Beside loving bears, which I find truly fascinating animals, I love Alaska: such beautiful country, most of which is still wild and pristine, notwithstanding human efforts to drill more oil out of it (will we ever get rid of so dirty an energy source?…)
I visited Alaska twice, and I hope I will be able to go back in not too long a time. The first time I went to Katmai National Park, and the second time back to Katmai (although in a different area) and then on to the Kodiak archipelago. Alaska and Katmai in particular are among the best places you may be at to observe and photograph coastal brown bears. These are often interchangeably called “grizzlies” but, although they both belong to the species Ursus arctos, coastal brown bears (as the name implies) prevalently live in coastal areas and tend to be bigger than grizzlies who are considered a distinct subspecies (Ursus arctos horribilis) and live inland, away from major bodies of water.
If you travel to Katmai in the Summer, chances are that you are going to witness one of the most exciting phenomena in the life cycle of a coastal brown bear: the salmon run. Around that time of the year, wild sockeye salmon enter their spawning phase, during which they somehow find their way back from the ocean to the very same river where they were born so that they can work their way upstream, reach the headwater gravel beds of their birth, lay their eggs and generally die within a couple of weeks (because when they return to their original freshwater environment, they stop eating and live off their fat reserves).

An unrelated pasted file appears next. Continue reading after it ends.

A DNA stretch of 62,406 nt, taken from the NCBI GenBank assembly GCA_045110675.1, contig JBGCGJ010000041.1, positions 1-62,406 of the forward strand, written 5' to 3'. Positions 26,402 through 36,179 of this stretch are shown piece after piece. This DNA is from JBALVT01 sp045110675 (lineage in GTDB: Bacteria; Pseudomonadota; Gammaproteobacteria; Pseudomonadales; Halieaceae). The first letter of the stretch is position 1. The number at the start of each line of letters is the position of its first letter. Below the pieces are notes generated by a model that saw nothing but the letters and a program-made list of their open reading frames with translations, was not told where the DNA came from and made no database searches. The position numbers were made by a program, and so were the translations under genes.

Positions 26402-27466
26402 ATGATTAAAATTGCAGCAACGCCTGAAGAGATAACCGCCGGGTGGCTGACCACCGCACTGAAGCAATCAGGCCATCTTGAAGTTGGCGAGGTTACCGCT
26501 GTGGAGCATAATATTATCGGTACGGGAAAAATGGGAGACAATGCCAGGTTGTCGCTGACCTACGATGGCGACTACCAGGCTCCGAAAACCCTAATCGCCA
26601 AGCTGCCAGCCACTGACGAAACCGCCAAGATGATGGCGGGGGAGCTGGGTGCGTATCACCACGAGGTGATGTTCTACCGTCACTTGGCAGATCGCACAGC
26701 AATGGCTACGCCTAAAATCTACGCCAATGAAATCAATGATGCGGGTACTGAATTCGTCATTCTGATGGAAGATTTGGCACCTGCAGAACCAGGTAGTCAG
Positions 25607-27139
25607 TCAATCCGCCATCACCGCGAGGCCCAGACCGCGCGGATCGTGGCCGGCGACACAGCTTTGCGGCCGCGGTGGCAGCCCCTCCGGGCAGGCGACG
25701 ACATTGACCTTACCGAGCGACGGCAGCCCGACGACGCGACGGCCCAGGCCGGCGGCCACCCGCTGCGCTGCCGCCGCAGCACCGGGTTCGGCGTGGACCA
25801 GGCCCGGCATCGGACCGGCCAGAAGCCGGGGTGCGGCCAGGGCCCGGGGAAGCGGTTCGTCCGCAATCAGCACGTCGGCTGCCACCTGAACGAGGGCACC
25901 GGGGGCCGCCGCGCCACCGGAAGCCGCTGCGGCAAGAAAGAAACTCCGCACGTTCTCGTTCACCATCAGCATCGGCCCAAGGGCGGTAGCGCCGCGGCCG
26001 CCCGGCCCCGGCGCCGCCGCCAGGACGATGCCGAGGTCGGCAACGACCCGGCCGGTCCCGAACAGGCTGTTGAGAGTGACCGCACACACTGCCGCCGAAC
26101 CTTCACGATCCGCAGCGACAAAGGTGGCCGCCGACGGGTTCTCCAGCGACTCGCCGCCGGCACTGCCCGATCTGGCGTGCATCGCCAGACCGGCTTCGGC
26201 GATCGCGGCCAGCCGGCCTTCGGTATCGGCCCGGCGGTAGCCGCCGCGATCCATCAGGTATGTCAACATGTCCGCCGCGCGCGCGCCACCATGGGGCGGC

Clearly, brown bears are not indifferent to nature’s call that brings the salmon back to accessible waterways to reproduce. Since fall and then winter are fast approaching (and with them a long period of hibernation), brown bears enter a phase known as hyperphagia where they maximize their food intake (they can eat up to 90 pounds of food per day!) to build up sufficient fat reserves to survive the hibernation months. In this period, coastal brown bears congregate by the shore or next to river banks anxiously waiting for one of their favorite prey to arrive in huge numbers.
When salmon eventually comes, all hell breaks loose and bears start chasing salmon in shallow waters to catch them and eat them. Bears are especially fond of salmon eggs, so much so that, after a bear has eaten enough fish for a day, sometimes it keeps catching more salmon just to eat the eggs while discarding the rest (for the seagulls’ happiness).